Review: ACT’s ‘Vietgone’ a brilliant, thrilling ride

The biker (Jomar Tagatac, left) gives a one-finger salute to both Nhan (Stephen Hu, middle) and Quang (James Seol) in “Vietgone” at the Strand Theater in San Francisco. (Kevin Berne photo)

There is a powerful moment between the Playwright and his father, a moment that speaks volumes about their relationship. The father Quang, who was part of the April 1975 fall of Saigon, relocated to a refugee camp in Arkansas shortly after. Quang, like many of his country men and women, understood the casualties of war. Not because it was read in a book, or seen in a film, but lived.

The powerful moment came when the Playwright reminded his father that the Vietnam War was known historically as an abject failure, one of the great mistakes in military history.

This infuriated his father. “When your house is on fire and you lose everything,” his father thundered, “you do not want to hear from your neighbor that moving into the house was mistake in first place.”

A poignant moment in a play loaded with them, a reminder that the war for many was not a nine-volume documentary or a Broadway play based on an Italian opera.

“Vietgone” by Qui Nguyen, running through April 29th at American Conservatory Theatre is so fresh, exciting, irreverent, crude and critical. It is masterful in the way it is loaded with ingredients that don’t seem to fit when looking at the separate pieces, but in the context of the play, are thrilling.

The story follows the characters Quang (a fantastic, rangy turn by James Seol) and Tong (strong and sassy Jenelle Chu), who meet in a refugee camp in America after the 1975 fall of Saigon, where they are supposed to start new lives now that their old ones in Vietnam are no more.

The play does not move in a linear fashion, and one of the most brilliant aspects of its construction is how it blends multiple genres and styles, anachronistic and otherwise. Directed with a sharp, steady hand by Jaime Castañeda on a wildly inventive scenic design by Brian Sidney Bembridge, the play is responsible for covering vast expanses of the United States, ultimately landing in the home of Quang and Tong.

Aside from Quang and Tong, Jomar Tagatac, Cindy Im and Stephen Hu cover 16 roles, including every biker, racist, flower child, hippie and naval captain Quang comes across through their motorcycle trek towards California, along with his buddy Nhan (Hu).

Huong (Cindy Im) holds her daughter Tong (Jenelle Chu). (Kevin Berne photo)

Nguyen’s play is loaded with many whimsical elements and an interesting take on perspectives. Characters who are American speak a certain way, where captains say things like “Whoop whoop, fist bump. Mozzarella sticks, tator tot, french fry,” which translates to, “You should be very proud. You saved many lives today. Congratulations.”

The rap music in this play, which was composed by Los Angeles-based DJ Shammy Dee, is brilliant in the sense that the lyrics, spit out in breakneck speed by the characters, get out so much information, anxiety, hope, anger and defiance which continues to inform the story. Take these lyrics from Quang, which shares his feelings with a visceral passion:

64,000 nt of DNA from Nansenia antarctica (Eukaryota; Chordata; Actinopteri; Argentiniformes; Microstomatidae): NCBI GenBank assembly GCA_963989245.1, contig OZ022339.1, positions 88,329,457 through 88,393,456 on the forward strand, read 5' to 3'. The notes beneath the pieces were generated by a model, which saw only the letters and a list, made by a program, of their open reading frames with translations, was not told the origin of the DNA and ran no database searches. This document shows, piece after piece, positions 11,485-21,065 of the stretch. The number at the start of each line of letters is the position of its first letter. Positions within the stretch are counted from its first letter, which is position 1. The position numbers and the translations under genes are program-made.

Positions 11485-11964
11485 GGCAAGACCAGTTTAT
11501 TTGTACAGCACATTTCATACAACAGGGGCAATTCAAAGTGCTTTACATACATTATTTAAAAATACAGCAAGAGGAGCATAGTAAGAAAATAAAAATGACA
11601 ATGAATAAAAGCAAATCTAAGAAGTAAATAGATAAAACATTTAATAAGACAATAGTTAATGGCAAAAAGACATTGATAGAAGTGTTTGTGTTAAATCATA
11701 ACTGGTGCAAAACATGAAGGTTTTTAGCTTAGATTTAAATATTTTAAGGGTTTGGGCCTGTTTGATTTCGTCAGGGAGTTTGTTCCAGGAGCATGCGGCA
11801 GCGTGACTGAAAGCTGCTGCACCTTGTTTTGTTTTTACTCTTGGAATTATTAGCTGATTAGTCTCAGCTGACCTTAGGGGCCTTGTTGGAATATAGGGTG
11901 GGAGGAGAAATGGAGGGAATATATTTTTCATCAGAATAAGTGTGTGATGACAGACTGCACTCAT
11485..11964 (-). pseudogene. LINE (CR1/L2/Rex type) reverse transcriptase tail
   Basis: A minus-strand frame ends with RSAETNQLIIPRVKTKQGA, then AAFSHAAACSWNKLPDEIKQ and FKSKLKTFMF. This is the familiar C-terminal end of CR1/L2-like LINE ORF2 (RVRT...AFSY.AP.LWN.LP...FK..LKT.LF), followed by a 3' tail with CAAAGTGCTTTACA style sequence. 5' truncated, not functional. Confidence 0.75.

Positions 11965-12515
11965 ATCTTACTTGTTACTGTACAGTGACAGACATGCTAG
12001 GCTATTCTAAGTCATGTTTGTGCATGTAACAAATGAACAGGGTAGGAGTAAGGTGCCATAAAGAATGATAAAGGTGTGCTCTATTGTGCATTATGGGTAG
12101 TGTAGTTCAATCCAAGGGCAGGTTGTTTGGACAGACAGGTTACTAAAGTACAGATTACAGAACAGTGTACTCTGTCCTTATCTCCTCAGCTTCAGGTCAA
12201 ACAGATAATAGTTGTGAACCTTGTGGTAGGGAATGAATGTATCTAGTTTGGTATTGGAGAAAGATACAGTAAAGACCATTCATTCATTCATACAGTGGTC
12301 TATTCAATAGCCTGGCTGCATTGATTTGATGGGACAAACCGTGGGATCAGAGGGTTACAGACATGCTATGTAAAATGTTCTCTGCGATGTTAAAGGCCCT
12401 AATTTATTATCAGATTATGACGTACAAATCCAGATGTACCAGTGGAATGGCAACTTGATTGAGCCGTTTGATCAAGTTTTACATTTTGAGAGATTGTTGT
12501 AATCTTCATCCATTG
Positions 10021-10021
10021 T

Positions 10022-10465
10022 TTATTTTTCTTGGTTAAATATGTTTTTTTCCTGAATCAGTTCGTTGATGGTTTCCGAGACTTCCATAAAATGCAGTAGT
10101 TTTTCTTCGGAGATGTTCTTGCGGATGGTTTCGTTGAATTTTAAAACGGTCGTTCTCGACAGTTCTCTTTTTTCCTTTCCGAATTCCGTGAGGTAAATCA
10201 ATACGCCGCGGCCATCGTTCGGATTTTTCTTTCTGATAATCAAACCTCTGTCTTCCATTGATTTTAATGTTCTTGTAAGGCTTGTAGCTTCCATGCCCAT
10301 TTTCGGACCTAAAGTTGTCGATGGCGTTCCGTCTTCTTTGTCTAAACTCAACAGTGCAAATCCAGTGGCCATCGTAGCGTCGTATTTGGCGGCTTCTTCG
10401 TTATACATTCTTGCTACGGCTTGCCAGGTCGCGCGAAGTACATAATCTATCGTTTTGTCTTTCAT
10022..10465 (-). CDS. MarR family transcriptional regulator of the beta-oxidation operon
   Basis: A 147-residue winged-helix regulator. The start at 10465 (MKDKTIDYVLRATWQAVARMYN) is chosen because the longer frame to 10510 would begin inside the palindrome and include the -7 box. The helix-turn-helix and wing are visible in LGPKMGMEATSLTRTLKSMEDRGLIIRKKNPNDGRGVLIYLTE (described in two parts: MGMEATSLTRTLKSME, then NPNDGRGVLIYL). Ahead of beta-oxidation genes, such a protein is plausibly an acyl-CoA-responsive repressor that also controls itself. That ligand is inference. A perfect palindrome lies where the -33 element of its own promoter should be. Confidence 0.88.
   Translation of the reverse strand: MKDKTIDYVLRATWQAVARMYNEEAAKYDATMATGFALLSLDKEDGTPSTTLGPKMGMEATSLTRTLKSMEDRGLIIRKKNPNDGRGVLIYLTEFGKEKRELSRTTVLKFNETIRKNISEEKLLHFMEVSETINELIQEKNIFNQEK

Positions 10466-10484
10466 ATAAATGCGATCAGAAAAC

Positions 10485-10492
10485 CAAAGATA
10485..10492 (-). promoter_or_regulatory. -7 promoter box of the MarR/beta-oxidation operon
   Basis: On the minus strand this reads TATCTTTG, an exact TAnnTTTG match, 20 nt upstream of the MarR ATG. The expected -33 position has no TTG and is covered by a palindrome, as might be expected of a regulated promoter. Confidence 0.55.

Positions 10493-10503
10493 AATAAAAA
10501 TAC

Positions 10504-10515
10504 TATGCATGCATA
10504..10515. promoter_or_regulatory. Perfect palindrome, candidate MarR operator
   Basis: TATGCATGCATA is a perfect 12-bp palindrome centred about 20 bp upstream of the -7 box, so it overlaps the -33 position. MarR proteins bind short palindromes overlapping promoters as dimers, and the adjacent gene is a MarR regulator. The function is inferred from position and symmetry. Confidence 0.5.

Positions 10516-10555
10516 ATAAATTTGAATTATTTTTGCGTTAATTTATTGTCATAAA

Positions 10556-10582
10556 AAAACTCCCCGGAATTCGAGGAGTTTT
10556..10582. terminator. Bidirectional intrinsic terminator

“I’m broken, but unbreakable Defeated/yet undefeatable
Unstoppable ‘gainst the impossible
I’ll get home however implausible
Just watch me – unfazeable
My tenacity’s unwaverable
My love for my kids and Saigon – Indestructible.”

What Nguyen has done with this show is create a world which is hilarious yet hunkers down with a revealing and succinct passion when it must. It doesn’t just reveal the immigrant experience in the new land that doesn’t want them, but the old land that was taken from them. There are those who have been left behind, but they sometimes return in the horrors of a dream.

Playwright’s dad warns him about writing just a funny play. This play, however funny it is, functions on so many brilliant levels. It is in fact laugh-out-loud funny. How can you not love Im’s many characters, which include the foul-mouthed, sex-starved mother who we later learn is more than just a wise-cracking ball of comic relief. Her arc speaks so strongly to a mother’s loss as she was forced from one world to another, the horrors coming through her soul and revealed to the universe with breakneck precision.

I cannot stress enough the importance of a story such as “Vietgone.” As a San Jose resident, a city that boasts the largest Vietnamese population in the country, two times bigger than the next city on the list, we see evidence of the Vietnamese diaspora daily. A play such as this one gives critical and cultural perspectives and allows us to examine the horrors and collateral damage of the Vietnam war through the eyes of a second-generation child of Vietnamese immigrants. But we also see a beauty and perseverance from this community, a perseverance that this nation was built on.

The power of Nguyen’s words and the perspective he shares, playful, angry or otherwise, is a gift, so necessary, and hopefully another boost to continue giving marginalized communities a greater voice on the American stage.

What a wonderful play.


American Conservatory Theatre presents “Vietgone”
Written by Qui Nguyen
Directed by Jaime Castañeda
Through April 29th
Running time: two hours, 10 minutes with one intermission
The Word: A play that is so varied, with all the disparate elements brilliantly interwoven, and a thrilling, magical ride.
Stars: 5 out of 5
The Strand Theater
1127 Market Street, San Francisco, CA
Tickets range from $25 – $90
For tickets, call (415) 749-2228 or visit


  1. This is a fantastic play, well performed by the cast. Playwright Qui Nguyen pulled off the marvelous trick of throwing together a whole bunch of things that shouldn’t work together and making it fit together perfectly by the powerful, understated conclusion.

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